Toronto Networking Seminar

Thou Shalt Be A Selfish Overlay Neighbor:
Implications on the Design and Performance of Overlay Network Protocols

Azer Bestavros
Computer Science Department
Boston University

Date:  Friday, October 19, 2:10pm
Location: BA1220 (Bahen Center)


A foundational issue underlying many overlay network applications ranging from routing to P2P file sharing is that of connectivity management, i.e., folding new arrivals into the existing overlay, and re-wiring to cope with changing network conditions. Previous work has considered the problem from two perspectives: devising practical heuristics for specific applications designed to work well in real deployments, and providing abstractions for the underlying problem that are analytically tractable, especially via game-theoretic analysis. Our work unifies these two thrusts by using insights gleaned from novel, realistic theoretic models in the design of Egoist, a prototype overlay routing system that we have implemented and evaluated on PlanetLab.

In the first part of this talk, I will offer a game-theoretic formulation of the neighbor selection problem, showing that under typical resource constraints, selfish players can select neighbors so as to efficiently reach Nash-like equilibria that also provide high global performance. I will present experimental results showing the properties of such stable wirings on synthetic topologies, as well as on real topologies and maps constructed from PlanetLab and AS-level Internet measurements. These results indicate that selfish nodes can reap substantial performance benefits when connecting to overlay networks constructed by naive nodes. Conversely, in overlays dominated by selfish nodes, the resulting stable wirings are optimized to such great extent that even uninformed newcomers can extract near-optimal performance through naive wiring strategies. In the second part of this talk, I will overview our Egoist prototype system, and present results from extensive experiments on PlanetLab. These results show that the neighbor selection primitives implemented in Egoist outperform existing heuristics on a variety of performance metrics; that Egoist is competitive with an optimal, but unscalable full-mesh overlay construction approach; and that it remains highly effective under significant churn. Time permitting, I will also describe variants of Egoist’s current design that would enable it to scale to overlays of much larger scale and allow it to cater effectively to applications, such as P2P file sharing in unstructured overlays, based on novel formulations of the neighbor selection problem that make use of primitives such as scoped-flooding and n-way broadcast, rather than routing.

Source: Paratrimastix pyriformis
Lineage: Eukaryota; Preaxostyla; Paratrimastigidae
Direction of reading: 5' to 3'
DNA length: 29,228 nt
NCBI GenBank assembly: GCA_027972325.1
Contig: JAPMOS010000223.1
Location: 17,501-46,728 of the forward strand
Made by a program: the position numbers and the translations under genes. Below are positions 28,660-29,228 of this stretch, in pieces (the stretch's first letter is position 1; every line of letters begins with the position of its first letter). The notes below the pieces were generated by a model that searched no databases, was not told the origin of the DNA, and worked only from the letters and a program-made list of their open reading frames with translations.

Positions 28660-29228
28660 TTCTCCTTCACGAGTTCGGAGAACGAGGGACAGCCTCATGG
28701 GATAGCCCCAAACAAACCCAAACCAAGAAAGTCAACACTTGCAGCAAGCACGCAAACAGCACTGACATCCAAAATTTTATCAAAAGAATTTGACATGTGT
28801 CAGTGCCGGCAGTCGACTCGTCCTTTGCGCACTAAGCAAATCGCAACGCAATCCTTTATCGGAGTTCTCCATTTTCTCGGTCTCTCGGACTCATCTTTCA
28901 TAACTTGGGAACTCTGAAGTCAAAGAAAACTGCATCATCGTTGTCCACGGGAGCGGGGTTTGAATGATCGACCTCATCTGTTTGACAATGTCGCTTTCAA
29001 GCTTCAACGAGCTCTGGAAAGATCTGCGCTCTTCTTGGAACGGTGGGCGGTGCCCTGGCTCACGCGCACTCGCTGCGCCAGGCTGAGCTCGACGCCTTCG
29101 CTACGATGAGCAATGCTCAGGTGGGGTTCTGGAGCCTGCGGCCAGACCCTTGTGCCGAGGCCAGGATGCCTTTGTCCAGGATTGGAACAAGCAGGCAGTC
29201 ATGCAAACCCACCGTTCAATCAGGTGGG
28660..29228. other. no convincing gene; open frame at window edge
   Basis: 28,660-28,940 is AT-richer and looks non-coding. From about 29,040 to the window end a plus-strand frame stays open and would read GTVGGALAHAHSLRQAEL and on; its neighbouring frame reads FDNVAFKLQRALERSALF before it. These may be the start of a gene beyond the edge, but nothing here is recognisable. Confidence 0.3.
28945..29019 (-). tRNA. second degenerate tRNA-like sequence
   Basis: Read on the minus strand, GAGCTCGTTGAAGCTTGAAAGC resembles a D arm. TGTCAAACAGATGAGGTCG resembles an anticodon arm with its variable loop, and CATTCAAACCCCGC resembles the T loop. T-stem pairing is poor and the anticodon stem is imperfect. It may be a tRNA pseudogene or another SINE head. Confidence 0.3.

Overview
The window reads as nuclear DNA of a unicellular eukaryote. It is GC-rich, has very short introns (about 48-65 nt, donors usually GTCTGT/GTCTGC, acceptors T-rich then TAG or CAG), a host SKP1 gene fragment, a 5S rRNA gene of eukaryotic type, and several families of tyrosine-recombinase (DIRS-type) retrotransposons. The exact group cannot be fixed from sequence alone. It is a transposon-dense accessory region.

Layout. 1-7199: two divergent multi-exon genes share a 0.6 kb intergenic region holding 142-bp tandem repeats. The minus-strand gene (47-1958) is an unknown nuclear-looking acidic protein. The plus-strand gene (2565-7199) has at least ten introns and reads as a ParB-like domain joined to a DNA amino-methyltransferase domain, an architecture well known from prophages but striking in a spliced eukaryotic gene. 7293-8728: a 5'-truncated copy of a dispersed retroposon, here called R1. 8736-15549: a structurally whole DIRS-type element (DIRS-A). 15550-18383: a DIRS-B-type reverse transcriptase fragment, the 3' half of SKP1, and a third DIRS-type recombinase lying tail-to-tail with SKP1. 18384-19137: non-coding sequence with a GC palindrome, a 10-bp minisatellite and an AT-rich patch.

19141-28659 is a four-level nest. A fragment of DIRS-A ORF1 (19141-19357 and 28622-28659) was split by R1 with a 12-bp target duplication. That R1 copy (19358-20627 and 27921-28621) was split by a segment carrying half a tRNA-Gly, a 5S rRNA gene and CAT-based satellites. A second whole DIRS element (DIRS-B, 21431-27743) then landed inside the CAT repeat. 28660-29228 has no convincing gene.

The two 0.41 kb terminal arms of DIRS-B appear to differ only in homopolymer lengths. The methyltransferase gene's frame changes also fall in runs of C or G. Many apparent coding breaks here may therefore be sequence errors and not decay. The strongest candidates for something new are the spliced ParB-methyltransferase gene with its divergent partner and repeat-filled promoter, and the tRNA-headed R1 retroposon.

This work is pursued in collaboration with Georgios Smaragdakis, Nikolaos Laoutaris, Pietro Michiardi (Eurocom), John Byers, and Mema Roussopoulos.


Azer Bestavros (PhD’92, Harvard U) is Professor in the Computer Science Department at Boston University, which he joined in 1991, and which he chaired from 2000 to 2007. Azer's research work, which has been funded by grants totaling over $15M from various government agencies and industrial labs, is in the broad areas of networking and real-time systems. His highly-cited research contributions (with dozens of students and collaborators) include his pioneering of the push content distribution model adopted years later by CDNs, his seminal work on Internet traffic characterization, his work on various network transport, caching, and streaming media delivery protocols, his work on end-to-end inference of network caricatures, his work on identifying and countering adversarial exploits of system dynamics, his work on game-theoretic approaches to overlay and P2P networking applications, his generalization of classical rate-monotonic analysis to accommodate uncertainties in resource availability, his use of redundancy-injecting codes for timely access to periodic broadcasts, his work on verification of network protocol compositions, including the identification of deadlock-prone arrangements of HTTP agents, and his work on virtualization services and programming environments for embedded sensor networks. Azer is a distinguished speaker of the IEEE and chairs the IEEE-CS TC on the Internet. He served on the program committees and editorial boards of major conferences and journals in networking and real-time systems and received distinguished service awards from both the ACM and the IEEE.